Electric Six : Señor Smoke

In my experience, I run into two types of music listeners: those who pay more attention to the lyrics than the music, and those who pay more attention to the music than the lyrics. I belong to the latter group, myself, usually able to forgive a few weak words if the chord structures and dynamics of a song keep the song fresh. Listening to Señor Smoke made me realize that The Electric Six’s lyrics are nearly impossible to ignore. Within twenty seconds of the album opener, “Rock and Roll Evacuation,” you can’t help but look back at the stereo with a goofy look as you hear:

Evil Boys eating evil hamburgers
Evil Boys eating evil fries

I tested my theory on some friends who didn’t know anything about E6. I popped the CD in the boom box and watched their faces. I only wish I had thought to take pictures. Blackmail can come in handy now and then, and sadly, this was a missed opportunity to create it.

The Electric Six is a band with a sense of humor, and they want you to dance and party. Eleven of the fifteen songs on Señor Smoke are at least mid-tempo rockers with very danceable beats. “Dance Epidemic” is a standout cut that sounds like the unholy union of the Gap Band and Foreigner. If you are not moving your body to this song, you might want to check your pulse, and get in touch with George Romero because he might want to cast you as an extra in one of his upcoming films.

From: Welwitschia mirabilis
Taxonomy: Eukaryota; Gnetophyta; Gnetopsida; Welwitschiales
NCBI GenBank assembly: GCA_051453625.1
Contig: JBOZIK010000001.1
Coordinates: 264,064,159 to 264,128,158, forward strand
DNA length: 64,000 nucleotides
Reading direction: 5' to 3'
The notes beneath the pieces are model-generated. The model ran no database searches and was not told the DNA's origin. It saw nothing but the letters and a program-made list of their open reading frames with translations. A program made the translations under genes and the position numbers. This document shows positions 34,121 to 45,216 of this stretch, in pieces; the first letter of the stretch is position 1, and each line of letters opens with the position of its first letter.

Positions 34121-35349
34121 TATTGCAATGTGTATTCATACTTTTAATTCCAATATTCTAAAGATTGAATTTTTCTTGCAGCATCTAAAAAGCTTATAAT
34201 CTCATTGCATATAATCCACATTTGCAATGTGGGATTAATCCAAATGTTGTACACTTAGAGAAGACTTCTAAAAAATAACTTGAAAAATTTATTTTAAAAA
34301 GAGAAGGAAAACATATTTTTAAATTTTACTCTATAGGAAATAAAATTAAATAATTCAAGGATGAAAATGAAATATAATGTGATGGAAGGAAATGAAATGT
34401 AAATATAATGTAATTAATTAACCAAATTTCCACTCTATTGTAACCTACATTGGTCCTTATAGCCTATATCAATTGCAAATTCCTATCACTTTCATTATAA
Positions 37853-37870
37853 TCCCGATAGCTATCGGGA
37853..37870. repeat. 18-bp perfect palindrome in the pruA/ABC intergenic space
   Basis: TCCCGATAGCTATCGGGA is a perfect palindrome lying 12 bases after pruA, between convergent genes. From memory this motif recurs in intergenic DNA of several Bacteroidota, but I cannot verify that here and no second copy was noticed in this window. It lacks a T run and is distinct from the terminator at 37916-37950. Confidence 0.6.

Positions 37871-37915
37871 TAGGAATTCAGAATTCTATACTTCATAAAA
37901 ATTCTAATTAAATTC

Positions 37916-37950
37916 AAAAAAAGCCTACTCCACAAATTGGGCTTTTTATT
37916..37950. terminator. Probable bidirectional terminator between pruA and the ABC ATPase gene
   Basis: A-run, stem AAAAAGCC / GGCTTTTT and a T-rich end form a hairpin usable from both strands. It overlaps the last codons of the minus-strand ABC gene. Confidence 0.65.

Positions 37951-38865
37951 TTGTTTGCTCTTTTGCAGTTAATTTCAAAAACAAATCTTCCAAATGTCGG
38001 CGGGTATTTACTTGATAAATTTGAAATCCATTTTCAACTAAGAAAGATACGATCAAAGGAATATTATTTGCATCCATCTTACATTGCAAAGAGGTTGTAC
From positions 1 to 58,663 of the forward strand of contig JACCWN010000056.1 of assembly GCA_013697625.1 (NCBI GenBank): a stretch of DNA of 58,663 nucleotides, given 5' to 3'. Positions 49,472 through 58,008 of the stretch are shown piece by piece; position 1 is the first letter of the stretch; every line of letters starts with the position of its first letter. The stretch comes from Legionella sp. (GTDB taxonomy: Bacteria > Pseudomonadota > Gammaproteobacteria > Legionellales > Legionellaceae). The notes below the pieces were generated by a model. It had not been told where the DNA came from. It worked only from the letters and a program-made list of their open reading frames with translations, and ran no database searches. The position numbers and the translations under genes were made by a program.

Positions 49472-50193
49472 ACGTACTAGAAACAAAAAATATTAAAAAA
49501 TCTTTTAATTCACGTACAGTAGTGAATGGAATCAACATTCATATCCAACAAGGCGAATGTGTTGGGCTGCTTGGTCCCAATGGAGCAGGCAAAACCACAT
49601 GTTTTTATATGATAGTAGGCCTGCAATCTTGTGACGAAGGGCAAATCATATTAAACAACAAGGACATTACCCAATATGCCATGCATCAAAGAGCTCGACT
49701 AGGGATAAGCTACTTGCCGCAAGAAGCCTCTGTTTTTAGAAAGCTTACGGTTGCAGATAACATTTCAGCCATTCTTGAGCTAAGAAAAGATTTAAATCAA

What follows, however, is the weakest track, “Future Boys.” It has a guitar intro that sounds as if it was written because the band needed another catchy opening guitar riff a la “Gay Bar”—basically the same song, just not as fun. Their cover of Queen’s “Radio Ga Ga” is actually a little safer than I would have imagined it to be. It’s a fairly straight-ahead, tame version from a band that probably could have turned it upside-down if they had decided to.

The four songs that round out the album would feel right at home in the middle of any King Missile disc. “Jimmy Carter,” in particular, is a slower number with awkward lyrical imagery that ping-pongs from former Presidents dreaming of horses and nuclear war, to a random hotel assault, to the Backstreet Boys.

Señor Smoke is a record that was not created to be taken too seriously. It was created to be fun. And though it isn’t breaking any new ground or changing the way you perceive rock `n’ roll, as Amazon would have you believe, it is unlikely that one could listen to this album, particularly the lyrics, and not at least crack a smile.

Similar Albums:
Electric Six – Fire
Tenacious D – Tenacious D
Andrew W.K. I Get Wet

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